So, a stance has to provide stillness for the upper body and that stems from the archer being balanced. The stance also helps direct the archer’s bow toward the target. Current stance recommendations include stances that do not direct the archer’s arrows toward the target and require the archer to twist themselves to do so. This is clearly not necessary, especially so if the archer you are coaching cannot do the twisting.

If we start from those first principles (stillness, balance, focus, relaxation) and enroll the archer’s help, adjustments to standard form will be easier, I think.

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Changing Recurve Limbs

QandA logoIt is easy to forget how confusing changing limbs on a recurve bow is. Not that long ago, you bought a heavier or lighter set of limbs (of the correct length) and then just bolted them on. Now things are different. Here is just one of the questions I got regarding this topic.

I read on the internet about the SF Premium forged riser, it says 5 turns. But how do I count 5 turns? I’m not sure about that. Thanks, Steve!

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Turns on limb bolts are counted starting from all of the way in. It is also important that you use the same wrench to do this task each and every time (Wrenches have different shapes which means that if you insert different wrenches you can appear to be in different orientations (bolt head to the riser).) So, the limb bolts are released from whatever locking mechanism involved (typically a screw in the back of the bolt) and the limb bolts screwed all of the way in. This is easier done with the bow unstrung. Then insert the wrench, typically we want to line the wrench up with the body of the riser so as to have a reference (in case the wrench slips and falls out), and back the screw out 5 turns (or how ever many you want, always check with the manufacturer’s specs for the maximum number of turns allowed for safety). Then the locking mechanism is reengaged (usually with a second wrench while the first is used to make sure the limb bolt does move when the locking screw is re-engaged.

Here is an ordinary Allen wrench inserted into a limb bolt. The "handle of the wrench is lined up with the riser in a standard starting position. Note also the red pen mark on the bolt head used as a reference mark.

Here is an ordinary Allen wrench inserted into a limb bolt. The “handle” of the wrench is lined up with the riser in a standard starting position. Note also the red pen mark on the bolt head used as a reference mark.

Then the limbs are fitted. There may be problems at this point. I have found limbs to not fit at the extreme positions of the limb bolts from time to time. If this is the case, the limb bolts have to be adjusted back in until the limbs do fit. (By making this limb bolt position change you are changing the angle of the limbs to the riser but the angle change is being made between the limb and limb bolt, too. Hoyt makes limb bolts with “floating heads” to allow the bolt head to rest flat on the top of the limb, for just this reason.

Typically backing the limb bolts out the maximum number of turns reduces the draw weight by approximately 10%. So, 30# limbs would be reduced by 3# to 27#, etc. Realize that this is approximate and can be affected by all kinds of things. For example, a set of limbs labeled 30# isn’t exactly 30#. Each manufacturer has a “tolerance” it allows itself to be “off” from the listed draw weight. 30# limbs might be 29# or even 31.5#. There is also no guarantee that the top and bottom limbs will be the same, but they will almost always be very close (unless a shipping error ocurred!). The 10% “letoff” is only approximate and it varies with limb butt design, actual draw weight, limb bolt design and any number of other variables.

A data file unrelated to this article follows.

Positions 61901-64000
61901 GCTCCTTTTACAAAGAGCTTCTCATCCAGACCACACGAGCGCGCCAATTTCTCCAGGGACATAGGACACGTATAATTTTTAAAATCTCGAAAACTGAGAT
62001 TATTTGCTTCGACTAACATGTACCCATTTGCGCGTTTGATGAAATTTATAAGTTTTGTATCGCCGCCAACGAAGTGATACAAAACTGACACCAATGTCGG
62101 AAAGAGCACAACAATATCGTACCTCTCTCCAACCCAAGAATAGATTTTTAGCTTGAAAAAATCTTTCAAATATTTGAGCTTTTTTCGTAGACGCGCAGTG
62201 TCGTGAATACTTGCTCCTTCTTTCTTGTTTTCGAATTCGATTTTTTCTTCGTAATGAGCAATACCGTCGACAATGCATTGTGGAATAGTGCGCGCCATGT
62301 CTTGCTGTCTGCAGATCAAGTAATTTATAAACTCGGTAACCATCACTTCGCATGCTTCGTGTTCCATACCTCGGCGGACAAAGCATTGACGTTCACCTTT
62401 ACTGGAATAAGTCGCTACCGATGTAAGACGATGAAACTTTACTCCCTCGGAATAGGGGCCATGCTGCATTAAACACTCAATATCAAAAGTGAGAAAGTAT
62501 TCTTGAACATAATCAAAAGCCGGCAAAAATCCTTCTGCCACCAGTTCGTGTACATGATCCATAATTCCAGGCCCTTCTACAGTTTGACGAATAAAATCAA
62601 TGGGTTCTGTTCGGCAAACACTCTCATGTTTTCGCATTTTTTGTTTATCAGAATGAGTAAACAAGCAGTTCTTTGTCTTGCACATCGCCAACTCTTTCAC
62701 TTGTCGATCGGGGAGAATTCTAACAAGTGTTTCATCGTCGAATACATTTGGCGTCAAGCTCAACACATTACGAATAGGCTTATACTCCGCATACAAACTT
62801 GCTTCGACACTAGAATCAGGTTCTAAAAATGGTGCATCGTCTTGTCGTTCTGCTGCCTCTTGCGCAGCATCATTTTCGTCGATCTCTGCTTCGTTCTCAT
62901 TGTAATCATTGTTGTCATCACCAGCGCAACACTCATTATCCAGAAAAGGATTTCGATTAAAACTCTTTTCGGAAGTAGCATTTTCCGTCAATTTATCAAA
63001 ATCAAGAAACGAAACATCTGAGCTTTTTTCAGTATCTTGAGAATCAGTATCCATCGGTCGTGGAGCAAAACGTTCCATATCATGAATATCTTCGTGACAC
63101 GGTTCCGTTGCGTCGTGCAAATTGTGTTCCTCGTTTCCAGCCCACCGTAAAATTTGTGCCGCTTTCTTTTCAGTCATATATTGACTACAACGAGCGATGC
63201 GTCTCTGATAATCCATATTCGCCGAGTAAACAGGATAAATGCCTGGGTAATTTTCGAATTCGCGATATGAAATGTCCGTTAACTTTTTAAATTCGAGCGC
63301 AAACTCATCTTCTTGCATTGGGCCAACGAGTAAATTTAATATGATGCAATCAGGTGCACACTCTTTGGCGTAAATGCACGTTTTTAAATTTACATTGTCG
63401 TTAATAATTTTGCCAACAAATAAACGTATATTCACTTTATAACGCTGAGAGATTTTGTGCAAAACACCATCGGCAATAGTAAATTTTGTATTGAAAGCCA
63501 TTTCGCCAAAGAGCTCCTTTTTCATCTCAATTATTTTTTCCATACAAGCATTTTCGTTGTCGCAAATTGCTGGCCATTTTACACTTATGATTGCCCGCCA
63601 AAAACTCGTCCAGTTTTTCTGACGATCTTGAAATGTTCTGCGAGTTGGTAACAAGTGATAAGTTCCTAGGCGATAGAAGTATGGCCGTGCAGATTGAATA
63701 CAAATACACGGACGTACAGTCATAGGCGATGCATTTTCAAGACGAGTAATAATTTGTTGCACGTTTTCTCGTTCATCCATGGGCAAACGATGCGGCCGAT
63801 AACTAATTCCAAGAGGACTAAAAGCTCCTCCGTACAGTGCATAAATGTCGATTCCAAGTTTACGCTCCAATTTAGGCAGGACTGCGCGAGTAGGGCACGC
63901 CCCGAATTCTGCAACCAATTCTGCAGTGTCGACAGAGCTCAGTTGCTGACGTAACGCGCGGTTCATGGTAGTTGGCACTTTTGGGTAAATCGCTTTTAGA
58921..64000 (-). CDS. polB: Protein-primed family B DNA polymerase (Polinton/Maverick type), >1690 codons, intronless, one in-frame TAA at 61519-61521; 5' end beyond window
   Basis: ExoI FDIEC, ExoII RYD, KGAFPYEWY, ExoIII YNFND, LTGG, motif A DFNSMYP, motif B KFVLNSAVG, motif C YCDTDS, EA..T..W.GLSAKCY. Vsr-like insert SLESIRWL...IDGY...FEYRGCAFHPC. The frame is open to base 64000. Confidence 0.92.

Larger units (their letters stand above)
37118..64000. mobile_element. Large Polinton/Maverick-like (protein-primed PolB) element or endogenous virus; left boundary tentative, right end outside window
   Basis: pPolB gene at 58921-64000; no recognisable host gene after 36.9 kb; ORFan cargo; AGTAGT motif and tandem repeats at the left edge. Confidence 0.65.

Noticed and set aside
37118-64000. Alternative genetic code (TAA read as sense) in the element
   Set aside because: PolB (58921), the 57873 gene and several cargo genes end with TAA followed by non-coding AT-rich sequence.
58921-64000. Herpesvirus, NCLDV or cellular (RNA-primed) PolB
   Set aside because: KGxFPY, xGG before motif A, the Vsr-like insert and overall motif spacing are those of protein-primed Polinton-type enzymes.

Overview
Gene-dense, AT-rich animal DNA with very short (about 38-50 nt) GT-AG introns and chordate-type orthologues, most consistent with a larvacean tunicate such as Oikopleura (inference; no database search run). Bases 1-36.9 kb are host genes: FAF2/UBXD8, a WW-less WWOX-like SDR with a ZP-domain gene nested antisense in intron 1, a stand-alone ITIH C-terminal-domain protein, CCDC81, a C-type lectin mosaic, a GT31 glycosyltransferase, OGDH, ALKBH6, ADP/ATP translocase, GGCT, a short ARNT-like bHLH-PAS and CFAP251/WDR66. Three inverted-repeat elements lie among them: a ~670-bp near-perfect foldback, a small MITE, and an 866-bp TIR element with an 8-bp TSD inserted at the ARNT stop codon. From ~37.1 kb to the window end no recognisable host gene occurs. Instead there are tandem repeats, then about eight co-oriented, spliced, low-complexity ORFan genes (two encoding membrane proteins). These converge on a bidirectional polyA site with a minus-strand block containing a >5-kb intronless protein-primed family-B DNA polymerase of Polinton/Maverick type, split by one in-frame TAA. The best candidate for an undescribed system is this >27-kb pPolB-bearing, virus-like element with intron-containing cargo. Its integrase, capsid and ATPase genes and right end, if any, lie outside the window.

Because of this fact it is always wise to measure the draw weight with the bolts all of the way in and then all of the way out. This then allows you to determine the amount of change per turn of the limb bolts. So, if the difference between all of the way in and all of the way out is 4# and it is 4 turns, then each turn creates or removes 1# of draw weight.

Here is a different wrench inserted into the same limb bolt. Note the different orientation of the wrench handle. To avoid confusion assign one wrench to make all of your limb bolt changes, so you will get used to its orientation in the bolt heads.

Here is a different wrench inserted into the same limb bolt. Note the different orientation of the wrench handle. To avoid confusion assign one wrench to make all of your limb bolt changes, so you will get used to its orientation in the bolt heads.

Compound bows have much wider ranges of draw weight adjustment, often up to 25% of peak weight and with ultra-adjustable bows the range of draw weights available can be much, much wider. This ability to vary the draw weight is the main reason why a wider selection of arrows is possible for compounds over recurves or longbows.

 

 

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Will a “Better” Riser Help?

I just posted an article of this title under the Equipment Forum at the Archery Coaches Guild web site (Archery Coaches Guild Homepage).

Yes, I will continue to post things here.

Yes, I am encouraging you coaches to go over to the ACG website and check it out.

We have figured out a way to make ACG membership free, so you have no excuse not to join. (Not only that but there are freebies offered as incentives.)

Please participate there and help us Grow the Guild!